Kid Lit Author and Advocate

Category Archives: picture book month

I’m a mom, teacher, and children’s author who believes, passionately, that we should never, ever, underestimate the power of a picture book.  According to Reading is Fundamental (RIF), Nearly two-thirds of low-income families in the U.S. own no books. That statistic is common in other developed countries as well.

That’s just plain wrong. But, we can help fix it.

no books

Last November I launched the literacy initiative, Picture Book Pass it On (#PBPiO). I encouraged people to donate new or gently used books to needy kids, locally, and to challenge friends to do the same. It caught on in the US, and we also had people “Passing it On” in the UK and Australia.  Many children’s book authors participated by giving local kids in need copies of their books.

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With a few exceptions, the PBPiO charge is being led by an all-female squad of super-heroes (a.k.a. The Sisterhood of the Traveling Picture Books).

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Frankly, I am thrilled to have anyone join me in getting picture books onto the laps of deserving kids. But, I’d like to welcome super-dads and picture book-loving dudes to join in the fun. Will you help celebrate the power of picture books and accept the PBPiO call to action?

hero

It’s as easy as 1,2,3…

#1 Pledge to donate a new or gently used picture book/s to a children’s charity in your area.

#2 Post your pledge on our Facebook page https://www.facebook.com/PBPiO/. Share your pledge on your blog and on social media. Please include our badge and ‪#‎PBPiO‬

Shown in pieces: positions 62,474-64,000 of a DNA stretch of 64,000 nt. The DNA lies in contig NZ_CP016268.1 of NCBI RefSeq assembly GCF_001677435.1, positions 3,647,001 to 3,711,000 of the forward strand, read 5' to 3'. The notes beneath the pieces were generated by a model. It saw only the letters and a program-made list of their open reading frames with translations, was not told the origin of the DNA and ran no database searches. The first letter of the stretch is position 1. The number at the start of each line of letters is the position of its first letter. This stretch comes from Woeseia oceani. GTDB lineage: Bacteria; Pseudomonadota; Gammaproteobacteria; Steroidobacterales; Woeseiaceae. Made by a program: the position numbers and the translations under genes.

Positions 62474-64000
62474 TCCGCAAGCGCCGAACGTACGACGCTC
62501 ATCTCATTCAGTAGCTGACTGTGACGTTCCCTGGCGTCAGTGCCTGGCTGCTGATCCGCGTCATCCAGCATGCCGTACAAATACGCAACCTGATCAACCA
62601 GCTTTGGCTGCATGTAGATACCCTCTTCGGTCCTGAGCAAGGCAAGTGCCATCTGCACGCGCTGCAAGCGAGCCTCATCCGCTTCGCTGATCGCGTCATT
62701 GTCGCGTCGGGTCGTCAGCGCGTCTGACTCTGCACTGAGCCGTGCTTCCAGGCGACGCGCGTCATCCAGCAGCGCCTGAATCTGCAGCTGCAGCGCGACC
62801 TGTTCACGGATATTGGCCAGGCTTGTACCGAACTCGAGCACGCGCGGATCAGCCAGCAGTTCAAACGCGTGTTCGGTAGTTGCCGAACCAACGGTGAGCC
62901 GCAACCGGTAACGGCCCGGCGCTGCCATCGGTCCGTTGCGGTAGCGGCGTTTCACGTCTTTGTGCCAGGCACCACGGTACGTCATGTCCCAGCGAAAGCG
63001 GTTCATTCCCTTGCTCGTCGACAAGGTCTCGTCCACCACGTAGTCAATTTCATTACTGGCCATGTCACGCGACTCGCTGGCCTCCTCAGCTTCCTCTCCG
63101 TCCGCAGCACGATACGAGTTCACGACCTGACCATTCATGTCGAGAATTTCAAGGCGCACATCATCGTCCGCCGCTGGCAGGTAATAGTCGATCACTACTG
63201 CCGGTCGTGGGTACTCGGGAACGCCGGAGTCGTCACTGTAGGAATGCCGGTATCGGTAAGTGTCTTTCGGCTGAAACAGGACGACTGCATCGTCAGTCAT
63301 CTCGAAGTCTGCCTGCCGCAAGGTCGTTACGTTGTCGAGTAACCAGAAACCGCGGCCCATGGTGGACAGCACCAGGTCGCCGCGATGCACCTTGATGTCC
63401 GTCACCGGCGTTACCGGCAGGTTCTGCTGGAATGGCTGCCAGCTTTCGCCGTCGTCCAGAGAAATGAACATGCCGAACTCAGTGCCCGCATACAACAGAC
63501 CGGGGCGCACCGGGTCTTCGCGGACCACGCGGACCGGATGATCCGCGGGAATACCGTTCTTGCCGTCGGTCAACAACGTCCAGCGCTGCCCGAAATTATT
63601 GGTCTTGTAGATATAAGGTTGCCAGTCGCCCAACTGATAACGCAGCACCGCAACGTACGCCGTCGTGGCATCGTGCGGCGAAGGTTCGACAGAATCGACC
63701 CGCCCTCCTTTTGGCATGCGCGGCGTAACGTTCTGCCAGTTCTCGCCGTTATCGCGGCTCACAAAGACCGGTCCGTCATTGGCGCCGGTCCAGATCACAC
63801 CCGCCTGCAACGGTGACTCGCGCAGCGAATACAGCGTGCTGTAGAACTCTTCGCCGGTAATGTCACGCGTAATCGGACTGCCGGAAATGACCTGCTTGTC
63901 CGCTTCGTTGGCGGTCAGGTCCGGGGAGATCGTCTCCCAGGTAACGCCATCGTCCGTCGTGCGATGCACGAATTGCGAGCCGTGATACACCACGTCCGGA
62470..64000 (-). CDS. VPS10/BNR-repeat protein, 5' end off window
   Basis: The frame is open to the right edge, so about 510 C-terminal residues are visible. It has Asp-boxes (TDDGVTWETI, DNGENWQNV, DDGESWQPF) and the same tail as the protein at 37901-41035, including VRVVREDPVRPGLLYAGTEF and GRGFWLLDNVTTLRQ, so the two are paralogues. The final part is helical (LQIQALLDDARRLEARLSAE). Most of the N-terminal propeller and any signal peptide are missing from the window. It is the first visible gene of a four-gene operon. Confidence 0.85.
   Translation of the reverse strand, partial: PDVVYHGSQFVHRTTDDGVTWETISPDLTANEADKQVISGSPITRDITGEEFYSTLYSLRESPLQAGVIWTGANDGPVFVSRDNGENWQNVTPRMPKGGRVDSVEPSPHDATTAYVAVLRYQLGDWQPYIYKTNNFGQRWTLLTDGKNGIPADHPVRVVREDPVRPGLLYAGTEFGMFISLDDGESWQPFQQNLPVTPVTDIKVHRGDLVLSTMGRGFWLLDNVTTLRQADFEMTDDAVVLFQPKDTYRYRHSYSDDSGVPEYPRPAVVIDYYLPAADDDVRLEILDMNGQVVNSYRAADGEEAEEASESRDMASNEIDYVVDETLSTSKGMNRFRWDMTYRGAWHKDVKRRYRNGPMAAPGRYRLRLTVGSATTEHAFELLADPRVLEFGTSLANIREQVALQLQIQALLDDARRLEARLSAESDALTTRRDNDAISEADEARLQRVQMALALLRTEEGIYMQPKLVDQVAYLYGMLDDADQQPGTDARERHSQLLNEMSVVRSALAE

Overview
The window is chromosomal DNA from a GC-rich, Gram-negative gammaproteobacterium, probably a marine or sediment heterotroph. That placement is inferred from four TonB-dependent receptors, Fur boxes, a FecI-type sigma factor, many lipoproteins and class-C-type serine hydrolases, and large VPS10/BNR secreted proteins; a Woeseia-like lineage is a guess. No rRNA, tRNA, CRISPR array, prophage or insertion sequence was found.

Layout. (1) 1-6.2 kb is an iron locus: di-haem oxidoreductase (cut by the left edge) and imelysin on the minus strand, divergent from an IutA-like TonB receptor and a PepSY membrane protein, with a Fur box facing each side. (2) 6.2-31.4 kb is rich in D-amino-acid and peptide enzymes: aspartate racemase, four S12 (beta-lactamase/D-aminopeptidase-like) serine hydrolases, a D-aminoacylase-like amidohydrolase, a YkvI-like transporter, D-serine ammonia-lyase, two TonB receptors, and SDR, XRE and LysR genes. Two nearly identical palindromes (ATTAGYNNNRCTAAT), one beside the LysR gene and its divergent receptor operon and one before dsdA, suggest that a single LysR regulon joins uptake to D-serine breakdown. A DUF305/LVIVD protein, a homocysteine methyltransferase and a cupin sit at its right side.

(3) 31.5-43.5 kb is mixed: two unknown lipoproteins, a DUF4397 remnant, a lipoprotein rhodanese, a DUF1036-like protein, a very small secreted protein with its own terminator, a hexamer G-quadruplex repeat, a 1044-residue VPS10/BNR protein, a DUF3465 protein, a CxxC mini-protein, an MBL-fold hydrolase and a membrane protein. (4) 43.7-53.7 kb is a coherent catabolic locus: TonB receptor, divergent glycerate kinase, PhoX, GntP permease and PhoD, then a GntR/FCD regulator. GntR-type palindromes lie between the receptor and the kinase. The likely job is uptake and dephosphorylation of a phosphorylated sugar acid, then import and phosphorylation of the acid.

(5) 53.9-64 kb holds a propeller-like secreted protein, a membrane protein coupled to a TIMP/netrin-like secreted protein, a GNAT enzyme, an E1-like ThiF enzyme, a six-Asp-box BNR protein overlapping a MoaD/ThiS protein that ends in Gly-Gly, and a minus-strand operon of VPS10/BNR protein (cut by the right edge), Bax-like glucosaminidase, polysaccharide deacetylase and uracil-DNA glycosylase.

#3 Pass it on. When you post about your pledge, challenge one or more friends to join your #PBPiO giving chain. Encourage them to take the pledge and keep passing it on…

Please share your giving stories on this page https://www.facebook.com/PBPiO/. We love to see how books are reaching kids all over the globe.

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Learn more about Picture Book Pass it On:

https://michelleeastmanbooks.wordpress.com/2014/11/12/a-childs-picture-book-bill-of-rights/

We now have our own badge.  Please feel free to copy and paste the badge.  Add it to your blog, post it in your tweets, or use it however you see fit to promote Picture Book Pass it On.

PBPiO badge


I can certainly brag about this guy!

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Kevin Richter is the talented illustrator of my very first children’s picture book, AND he is currently working on the second book in the Dust Fairy series.

Dust Fairy Tales: Absolutely Aggie should be ready for release this fall. If you are not familiar with Dust Fairies, they are the little sprites responsible for the dust, crumbs, and other debris we try so hard to remove from our homes. Yep, they come out while we sleep and hold crumb-spitting contests, sprinkle dust, and leave behind their dust bunnies. It’s true-I read it in a book!

Aggie would love nothing more than to join the fairy band and play music while the Dust Fairies frolic and play. But, she has a hard time fitting in with the more dainty, girlie, Dust Fairies. Will she ever be good enough? Can she fit in AND stand out? Oh, did I mention she plays the bagpipes? You can follow Aggie’s progress and all things Dust Fairy at https://www.facebook.com/michelleeastmanbooks

KevToon_Aggie_v2

Waiting for the illustrations is both torture and bliss-I am like a little kid at Christmastime. Thankfully, Kevin is kind enough to let me peek into his creative world before the book is finished. Here are a few of his whimsical designs.

whisperband blow fairy spit

Don’t be shy, leave a reply. What are you bragging about? I’d love to hear about your work.


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I’m a mom, teacher, and children’s author who believes, passionately, that we should never, ever, underestimate the power of a picture book.  According to Reading is Fundamental (RIF), Nearly two-thirds of low-income families in the U.S. own no books.  That’s just plain wrong.  But, we can help fix it.